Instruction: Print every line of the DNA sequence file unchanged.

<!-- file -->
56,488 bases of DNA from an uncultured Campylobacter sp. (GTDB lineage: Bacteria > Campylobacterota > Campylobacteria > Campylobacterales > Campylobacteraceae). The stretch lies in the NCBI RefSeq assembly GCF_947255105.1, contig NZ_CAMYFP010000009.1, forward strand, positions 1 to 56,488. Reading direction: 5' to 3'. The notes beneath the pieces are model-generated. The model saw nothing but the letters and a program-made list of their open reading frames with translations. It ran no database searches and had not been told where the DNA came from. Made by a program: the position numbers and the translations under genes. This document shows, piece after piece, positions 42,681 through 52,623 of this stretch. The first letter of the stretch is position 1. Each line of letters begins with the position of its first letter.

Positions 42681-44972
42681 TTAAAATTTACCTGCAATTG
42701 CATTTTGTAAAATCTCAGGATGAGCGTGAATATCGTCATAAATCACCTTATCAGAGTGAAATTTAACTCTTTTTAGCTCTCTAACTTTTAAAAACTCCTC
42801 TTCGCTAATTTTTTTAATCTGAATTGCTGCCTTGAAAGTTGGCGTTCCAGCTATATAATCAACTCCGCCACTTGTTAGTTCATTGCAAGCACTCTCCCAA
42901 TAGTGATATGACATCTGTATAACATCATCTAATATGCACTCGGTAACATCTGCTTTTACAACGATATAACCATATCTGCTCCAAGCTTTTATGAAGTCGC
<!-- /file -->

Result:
56,488 bases of DNA from an uncultured Campylobacter sp. (GTDB lineage: Bacteria > Campylobacterota > Campylobacteria > Campylobacterales > Campylobacteraceae). The stretch lies in the NCBI RefSeq assembly GCF_947255105.1, contig NZ_CAMYFP010000009.1, forward strand, positions 1 to 56,488. Reading direction: 5' to 3'. The notes beneath the pieces are model-generated. The model saw nothing but the letters and a program-made list of their open reading frames with translations. It ran no database searches and had not been told where the DNA came from. Made by a program: the position numbers and the translations under genes. This document shows, piece after piece, positions 42,681 through 52,623 of this stretch. The first letter of the stretch is position 1. Each line of letters begins with the position of its first letter.

Positions 42681-44972
42681 TTAAAATTTACCTGCAATTG
42701 CATTTTGTAAAATCTCAGGATGAGCGTGAATATCGTCATAAATCACCTTATCAGAGTGAAATTTAACTCTTTTTAGCTCTCTAACTTTTAAAAACTCCTC
42801 TTCGCTAATTTTTTTAATCTGAATTGCTGCCTTGAAAGTTGGCGTTCCAGCTATATAATCAACTCCGCCACTTGTTAGTTCATTGCAAGCACTCTCCCAA
42901 TAGTGATATGACATCTGTATAACATCATCTAATATGCACTCGGTAACATCTGCTTTTACAACGATATAACCATATCTGCTCCAAGCTTTTATGAAGTCGC